How are the 2020 primary candidates distinguishing themselves among New Hampshire voters. There are now 23 candidates competing for the Democratic nomination, and each is trying to carve out a space in the field. Meanwhile, the first Democratic debates are next week and not all the candidates are included.  Have you attended any campaign events? Who stands out to you, and why?  What are your top issues? 

Later this summer, The Exchange will devote several shows to K-12 public education in New Hampshire. With such a large subject, we have chosen 10 different aspects of education to explore, and we want to hear from you: fill out our survey and share your thoughts and questions. 

How General Stores in N.H. are Staying Relevant

Jun 16, 2019

General stores have been part of the fabric of life in N.H. towns for over 200 years. But many of the state's traditional general stores struggle or have closed in today's competitive retail economy amid big box stores. We look at how general stores become the heart of a community, and how they are innovating to stay relevant in the 21st century.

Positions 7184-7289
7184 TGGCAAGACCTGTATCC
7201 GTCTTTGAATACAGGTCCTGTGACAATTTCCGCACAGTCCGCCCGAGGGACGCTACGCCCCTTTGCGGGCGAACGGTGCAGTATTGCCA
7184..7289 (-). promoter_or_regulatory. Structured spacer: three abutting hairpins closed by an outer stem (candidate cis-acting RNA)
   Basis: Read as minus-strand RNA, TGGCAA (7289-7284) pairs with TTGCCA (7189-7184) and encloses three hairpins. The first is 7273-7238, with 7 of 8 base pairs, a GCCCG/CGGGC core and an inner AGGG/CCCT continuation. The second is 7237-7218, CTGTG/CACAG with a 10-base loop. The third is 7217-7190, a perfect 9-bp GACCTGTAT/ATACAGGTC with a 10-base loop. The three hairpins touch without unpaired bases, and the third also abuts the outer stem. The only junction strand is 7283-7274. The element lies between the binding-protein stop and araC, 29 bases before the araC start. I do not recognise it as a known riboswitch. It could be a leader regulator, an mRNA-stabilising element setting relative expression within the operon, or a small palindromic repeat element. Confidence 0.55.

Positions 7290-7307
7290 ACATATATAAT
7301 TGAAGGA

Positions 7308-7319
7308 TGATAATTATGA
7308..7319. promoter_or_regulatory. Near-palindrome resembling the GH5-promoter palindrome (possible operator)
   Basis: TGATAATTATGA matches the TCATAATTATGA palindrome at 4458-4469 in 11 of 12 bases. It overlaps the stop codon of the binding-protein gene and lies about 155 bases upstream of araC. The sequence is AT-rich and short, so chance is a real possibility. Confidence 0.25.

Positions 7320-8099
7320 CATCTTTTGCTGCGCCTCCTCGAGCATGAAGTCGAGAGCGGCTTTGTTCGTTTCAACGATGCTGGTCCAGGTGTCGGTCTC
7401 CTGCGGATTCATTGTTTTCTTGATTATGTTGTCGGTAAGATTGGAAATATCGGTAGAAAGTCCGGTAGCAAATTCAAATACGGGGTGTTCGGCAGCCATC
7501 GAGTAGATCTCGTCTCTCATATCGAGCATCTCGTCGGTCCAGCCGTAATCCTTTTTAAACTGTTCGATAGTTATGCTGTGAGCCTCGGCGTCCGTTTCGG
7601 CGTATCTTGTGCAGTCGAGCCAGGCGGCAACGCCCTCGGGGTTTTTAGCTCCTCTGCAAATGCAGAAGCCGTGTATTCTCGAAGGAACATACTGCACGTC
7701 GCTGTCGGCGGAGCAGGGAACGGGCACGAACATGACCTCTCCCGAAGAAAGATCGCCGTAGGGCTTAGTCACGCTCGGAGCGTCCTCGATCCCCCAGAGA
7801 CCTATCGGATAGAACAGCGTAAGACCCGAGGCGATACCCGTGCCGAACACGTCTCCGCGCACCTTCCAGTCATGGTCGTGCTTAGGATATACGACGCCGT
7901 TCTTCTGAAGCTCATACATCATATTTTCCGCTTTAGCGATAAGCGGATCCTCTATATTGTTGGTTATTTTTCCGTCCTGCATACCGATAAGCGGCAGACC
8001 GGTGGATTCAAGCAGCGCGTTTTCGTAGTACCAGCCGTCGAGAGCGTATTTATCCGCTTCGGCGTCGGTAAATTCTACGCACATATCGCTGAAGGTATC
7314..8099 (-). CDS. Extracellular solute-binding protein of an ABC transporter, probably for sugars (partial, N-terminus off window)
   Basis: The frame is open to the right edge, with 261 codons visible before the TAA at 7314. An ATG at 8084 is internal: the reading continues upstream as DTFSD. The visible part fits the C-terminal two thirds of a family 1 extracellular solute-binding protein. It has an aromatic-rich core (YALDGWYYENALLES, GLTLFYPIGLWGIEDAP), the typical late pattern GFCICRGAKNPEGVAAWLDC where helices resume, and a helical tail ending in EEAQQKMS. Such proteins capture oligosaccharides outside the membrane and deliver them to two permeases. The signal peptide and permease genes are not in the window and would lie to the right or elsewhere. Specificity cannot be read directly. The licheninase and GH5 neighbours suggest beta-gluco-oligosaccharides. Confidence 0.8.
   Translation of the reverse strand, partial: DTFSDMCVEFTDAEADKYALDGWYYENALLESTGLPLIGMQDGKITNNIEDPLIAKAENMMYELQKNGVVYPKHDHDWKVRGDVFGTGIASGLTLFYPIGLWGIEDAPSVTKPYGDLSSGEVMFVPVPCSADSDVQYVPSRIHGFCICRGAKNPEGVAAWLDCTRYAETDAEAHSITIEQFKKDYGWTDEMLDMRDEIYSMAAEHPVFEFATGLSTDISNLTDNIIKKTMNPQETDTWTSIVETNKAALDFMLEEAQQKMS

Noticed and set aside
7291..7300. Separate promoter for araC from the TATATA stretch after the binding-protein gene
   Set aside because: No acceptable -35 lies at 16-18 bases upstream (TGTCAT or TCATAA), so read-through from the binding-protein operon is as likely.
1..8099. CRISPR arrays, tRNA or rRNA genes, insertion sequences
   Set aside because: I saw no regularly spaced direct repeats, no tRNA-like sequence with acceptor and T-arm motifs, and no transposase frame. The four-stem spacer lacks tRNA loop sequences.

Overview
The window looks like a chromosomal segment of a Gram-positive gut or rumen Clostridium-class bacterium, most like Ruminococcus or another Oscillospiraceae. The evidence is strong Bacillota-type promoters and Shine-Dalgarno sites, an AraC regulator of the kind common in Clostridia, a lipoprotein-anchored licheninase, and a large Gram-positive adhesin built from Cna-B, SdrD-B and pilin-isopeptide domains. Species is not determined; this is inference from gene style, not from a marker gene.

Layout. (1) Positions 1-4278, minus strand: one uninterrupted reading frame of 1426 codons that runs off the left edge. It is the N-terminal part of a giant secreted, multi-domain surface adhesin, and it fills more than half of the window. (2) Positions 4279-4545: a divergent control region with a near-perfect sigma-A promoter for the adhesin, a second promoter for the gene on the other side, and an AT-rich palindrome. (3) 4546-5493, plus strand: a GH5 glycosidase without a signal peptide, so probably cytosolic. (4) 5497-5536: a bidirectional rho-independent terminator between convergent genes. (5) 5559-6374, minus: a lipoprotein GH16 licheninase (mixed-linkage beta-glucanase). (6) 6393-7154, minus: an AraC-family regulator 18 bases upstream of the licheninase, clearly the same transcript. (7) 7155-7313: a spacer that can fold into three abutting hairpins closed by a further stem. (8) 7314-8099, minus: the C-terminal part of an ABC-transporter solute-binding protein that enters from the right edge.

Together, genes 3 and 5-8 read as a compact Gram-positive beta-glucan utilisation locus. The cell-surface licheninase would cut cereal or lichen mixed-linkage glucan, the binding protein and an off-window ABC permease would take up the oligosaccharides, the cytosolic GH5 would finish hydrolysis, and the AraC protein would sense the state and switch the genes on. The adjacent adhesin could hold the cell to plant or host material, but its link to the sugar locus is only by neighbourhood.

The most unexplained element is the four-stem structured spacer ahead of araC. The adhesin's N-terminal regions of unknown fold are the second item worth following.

This program will air on Monday, June 17, at 9 a.m., and will be rebroadcast again at 7 p.m.  It was originally broadcast on March 13, 2019.

Ali Oshinskie for NHPR

U.S. Sen. Kirsten Gillibrand presents herself as a fighter – and a winner, seemingly unfazed by low poll numbers.  Speaking on The Exchange, the New York Senator said she believes she can win over red, blue, and purple parts of the country, touting her popularity in conservative parts of her home state.

"I've never backed down from a fight. I take on the fights that other people won't, and I actually win. And that's been my story," she said. 

Allegra Boverman for New Hampshire Public Radio

U.S. Sen. Kirsten Gillibrand will be on the debate stage at the Democratic National Committee June 26 or 27. The two-term senator, who has been behind in the polls, recently met the 65,000 donor mark. Gillibrand has more than a decade of experience in Congress and the highest percentage of women donors. We ask Gillibrand about paid family leave, gun control, her version of a Green New Deal, and abortion rights.

Allegra Boverman for NHPR